Starting with a few bits of news:
– Both U.S. teams won their first matches at the 2014 Chess Olympiad, then faltered today against high seeds. The U.S. open team lost 2.5-1.5 to the Netherlands, while the U.S. women lost 3-1 to China. Only eight rounds to go.
– The U.S. women’s volleyball team had a disappointing 1-2 start in the monthlong World Grand Prix, righting the ship against Japan.
– Nothing else happened.
Seriously. It’s a slow week. Thank goodness two UFC fighters decided to throw down … at the press conference. That’s actually kind of rare for the UFC.
The week in tweets and videos …
Top THIS, Vegas …
Wiping the floor: Simone Biles won the Secret Classic, thanks in part to this:
Close finish: You’d expect a margin of 0.27 seconds in a 100-meter race, but 10,000 meters?
Weekly reminder of global press protocols (or lack thereof):
Best prep for climate change: Hey, just make biathlon a summer sport.
Most dangerous PR position: UFC’s Dave Sholler had the unfortunate task of attempting to keep Jon Jones off Daniel Cormier.
One more reason to visit Barcelona …
You’rrrrre … um … out?: This isn’t supposed to happen in beach volleyball.
The first year after the Olympics is always the least meaningful in gymnastics — that 17-year-old sensation of the next Games is only 14. But when four gymnasts combine for 12 medals, it’s worth noticing.
And quadruple medalist Simone Biles is still just 16.
U.S. gymnastics wraps up most successful World Championships ever | OlympicTalk.
To do truly accurate gymnastics projections, we’d probably need spies in small gyms in China, Romania, Russia and elsewhere. We can’t do that, so we’ll just go with the 2011 World Championships and whatever we had from the previous list.
In women’s gymnastics, that means we’ll have near-total turnover. Few gymnasts last multiple Olympic cycles, and this time, we’ve seen world champions from 2-3 years ago fall far back. The USA had several gymnasts attempt comebacks, but the young guns are just too good.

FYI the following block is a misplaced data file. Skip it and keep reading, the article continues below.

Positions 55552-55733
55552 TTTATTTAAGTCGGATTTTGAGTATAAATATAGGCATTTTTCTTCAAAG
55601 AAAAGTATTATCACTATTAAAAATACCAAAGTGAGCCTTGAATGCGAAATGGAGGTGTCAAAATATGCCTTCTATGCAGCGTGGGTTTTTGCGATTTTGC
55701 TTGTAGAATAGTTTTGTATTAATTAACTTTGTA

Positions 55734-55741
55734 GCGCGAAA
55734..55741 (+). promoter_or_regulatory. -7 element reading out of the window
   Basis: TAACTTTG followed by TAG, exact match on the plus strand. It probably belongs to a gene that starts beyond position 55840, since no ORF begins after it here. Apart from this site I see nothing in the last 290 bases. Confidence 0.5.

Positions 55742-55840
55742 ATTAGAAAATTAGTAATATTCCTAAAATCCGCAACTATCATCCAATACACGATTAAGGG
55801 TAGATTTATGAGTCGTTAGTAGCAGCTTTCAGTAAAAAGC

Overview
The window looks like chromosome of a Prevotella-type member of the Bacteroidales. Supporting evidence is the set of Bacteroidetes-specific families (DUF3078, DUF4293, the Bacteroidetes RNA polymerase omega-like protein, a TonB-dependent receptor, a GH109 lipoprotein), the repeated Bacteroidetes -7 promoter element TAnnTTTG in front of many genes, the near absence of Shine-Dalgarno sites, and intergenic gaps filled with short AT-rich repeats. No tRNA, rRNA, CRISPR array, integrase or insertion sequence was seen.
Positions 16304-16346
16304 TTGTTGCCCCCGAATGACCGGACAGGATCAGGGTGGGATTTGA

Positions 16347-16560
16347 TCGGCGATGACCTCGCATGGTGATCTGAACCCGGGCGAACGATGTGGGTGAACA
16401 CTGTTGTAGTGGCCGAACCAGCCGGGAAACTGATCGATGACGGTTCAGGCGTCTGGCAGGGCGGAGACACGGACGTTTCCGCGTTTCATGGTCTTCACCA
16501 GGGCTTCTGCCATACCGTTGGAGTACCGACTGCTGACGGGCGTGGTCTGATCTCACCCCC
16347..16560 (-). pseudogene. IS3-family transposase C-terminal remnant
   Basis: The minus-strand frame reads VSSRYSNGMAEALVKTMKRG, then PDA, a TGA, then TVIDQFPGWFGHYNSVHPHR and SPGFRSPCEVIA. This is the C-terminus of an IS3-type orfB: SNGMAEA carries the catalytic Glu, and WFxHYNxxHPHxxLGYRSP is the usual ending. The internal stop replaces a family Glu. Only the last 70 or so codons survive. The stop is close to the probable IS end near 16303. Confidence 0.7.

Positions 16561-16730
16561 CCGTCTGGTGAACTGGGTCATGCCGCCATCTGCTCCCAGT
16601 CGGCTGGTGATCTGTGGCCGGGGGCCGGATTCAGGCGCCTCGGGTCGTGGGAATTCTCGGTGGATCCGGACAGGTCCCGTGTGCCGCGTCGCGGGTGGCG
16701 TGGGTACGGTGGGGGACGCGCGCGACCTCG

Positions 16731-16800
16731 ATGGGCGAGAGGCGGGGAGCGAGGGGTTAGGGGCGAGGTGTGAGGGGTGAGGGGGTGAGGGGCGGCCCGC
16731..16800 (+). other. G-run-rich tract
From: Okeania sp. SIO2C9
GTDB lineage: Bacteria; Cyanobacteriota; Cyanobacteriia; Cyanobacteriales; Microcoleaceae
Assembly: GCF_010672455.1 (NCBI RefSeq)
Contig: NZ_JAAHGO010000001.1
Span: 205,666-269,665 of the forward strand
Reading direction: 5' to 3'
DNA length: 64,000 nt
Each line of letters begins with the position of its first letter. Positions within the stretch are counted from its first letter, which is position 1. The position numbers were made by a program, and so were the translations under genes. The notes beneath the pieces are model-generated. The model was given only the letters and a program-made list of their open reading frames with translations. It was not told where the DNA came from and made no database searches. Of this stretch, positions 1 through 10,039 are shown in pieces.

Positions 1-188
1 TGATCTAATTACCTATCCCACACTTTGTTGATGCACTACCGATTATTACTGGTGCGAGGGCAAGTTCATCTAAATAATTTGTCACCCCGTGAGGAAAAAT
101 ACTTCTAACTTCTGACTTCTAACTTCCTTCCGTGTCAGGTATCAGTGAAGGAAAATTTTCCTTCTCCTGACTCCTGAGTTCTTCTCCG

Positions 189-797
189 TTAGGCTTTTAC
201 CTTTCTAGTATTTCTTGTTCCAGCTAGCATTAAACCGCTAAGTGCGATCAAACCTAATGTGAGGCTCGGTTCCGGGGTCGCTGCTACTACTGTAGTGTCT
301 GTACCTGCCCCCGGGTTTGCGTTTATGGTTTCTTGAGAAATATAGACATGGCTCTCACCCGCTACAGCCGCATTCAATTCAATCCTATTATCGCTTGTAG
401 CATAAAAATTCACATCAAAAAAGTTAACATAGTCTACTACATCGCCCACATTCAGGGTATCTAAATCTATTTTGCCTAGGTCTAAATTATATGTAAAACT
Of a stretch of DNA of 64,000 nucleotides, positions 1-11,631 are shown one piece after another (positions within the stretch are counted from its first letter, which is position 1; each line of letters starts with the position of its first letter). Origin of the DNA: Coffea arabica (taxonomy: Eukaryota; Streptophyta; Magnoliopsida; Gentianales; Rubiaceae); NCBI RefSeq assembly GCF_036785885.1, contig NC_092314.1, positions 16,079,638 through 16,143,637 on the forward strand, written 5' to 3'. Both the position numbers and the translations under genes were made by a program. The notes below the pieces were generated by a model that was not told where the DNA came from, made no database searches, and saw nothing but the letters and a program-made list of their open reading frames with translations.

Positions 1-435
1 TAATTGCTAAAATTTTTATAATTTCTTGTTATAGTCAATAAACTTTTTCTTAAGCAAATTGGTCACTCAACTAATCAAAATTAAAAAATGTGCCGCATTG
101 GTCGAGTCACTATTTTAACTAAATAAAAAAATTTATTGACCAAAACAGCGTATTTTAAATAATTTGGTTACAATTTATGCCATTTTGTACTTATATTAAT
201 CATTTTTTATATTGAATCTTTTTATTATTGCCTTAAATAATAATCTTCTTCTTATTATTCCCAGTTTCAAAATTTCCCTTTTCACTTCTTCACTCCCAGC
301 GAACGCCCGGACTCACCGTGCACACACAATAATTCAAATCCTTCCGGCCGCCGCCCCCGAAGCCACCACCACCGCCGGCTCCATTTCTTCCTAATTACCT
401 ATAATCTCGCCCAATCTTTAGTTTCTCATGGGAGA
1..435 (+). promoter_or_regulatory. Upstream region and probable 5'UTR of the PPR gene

Men’s gymnasts have a bit more longevity, so we have more competitions from which to choose. We’re a little more confident about those picks. Maybe.
(Update: I’m going to plug this informative gymnastics blog that is tracking each country’s participants through all the nagging injuries and team selection dramas.)
On to the rings, bars, ribbons, trampolines and horses (not the equestrian kind) …
Continue reading 2012 medal projection update: Gymnastics
Some sports (track and field, most forms of skiing) are big in the Olympics and have well-established international competitions through the year. Some sports wallow in obscurity, even at the Games.
Then there’s gymnastics, one of the biggest sports in the Games but one shrouded in mystery the rest of the time. U.S. gymnasts stay busy with domestic events, some of which attract a couple of overseas athletes, but the sport doesn’t have the weekly showdowns of top names that some sports maintain each year. The international federation keeps world rankings, but Chinese and American gymnasts in particular are underrepresented.
Gymnastics does have an annual World Championship, so we have a few results to check. But don’t ask which countries have the best 15-year-olds training in secret, ready to be breakout stars in London.
China is always strong in gymnastics, but repeating their medal haul from Beijing would be quite an accomplishment.
Continue reading 2012 gymnastics: China takes show on the road
Time for that annual tradition for much of the country: Watching the Westminster Dog Show. (Or, if you work in journalism, creating Westminster-related content that will get startling traffic numbers.)
It’s fun to watch, but does anyone really have a clue about the judging? We see the judges peek in their mouths, stroke their coats and watch them trot, but if not for the expert commentators, most of us couldn’t tell first place from last.
That difficulty isn’t unique, though. Judging is an issue in MMA, even though the actions and their impact are often easy to see.
Then come Olympic sports — gymnastics, diving, figure skating, etc. The action is subtle and often goes quickly. Having seen Olympic diving first-hand in Beijing, I can offer this recap: Jump, flip flip flip, splash. Sure, you can judge the splash, but everything else happens too quickly for most mortals to process. The splash just tells us whether or not the diver got through the whole thing. (As Norm MacDonald once said, there are two types of cliff divers — “grand champion” and “stuff on a rock.”)
Which brings us to a poll …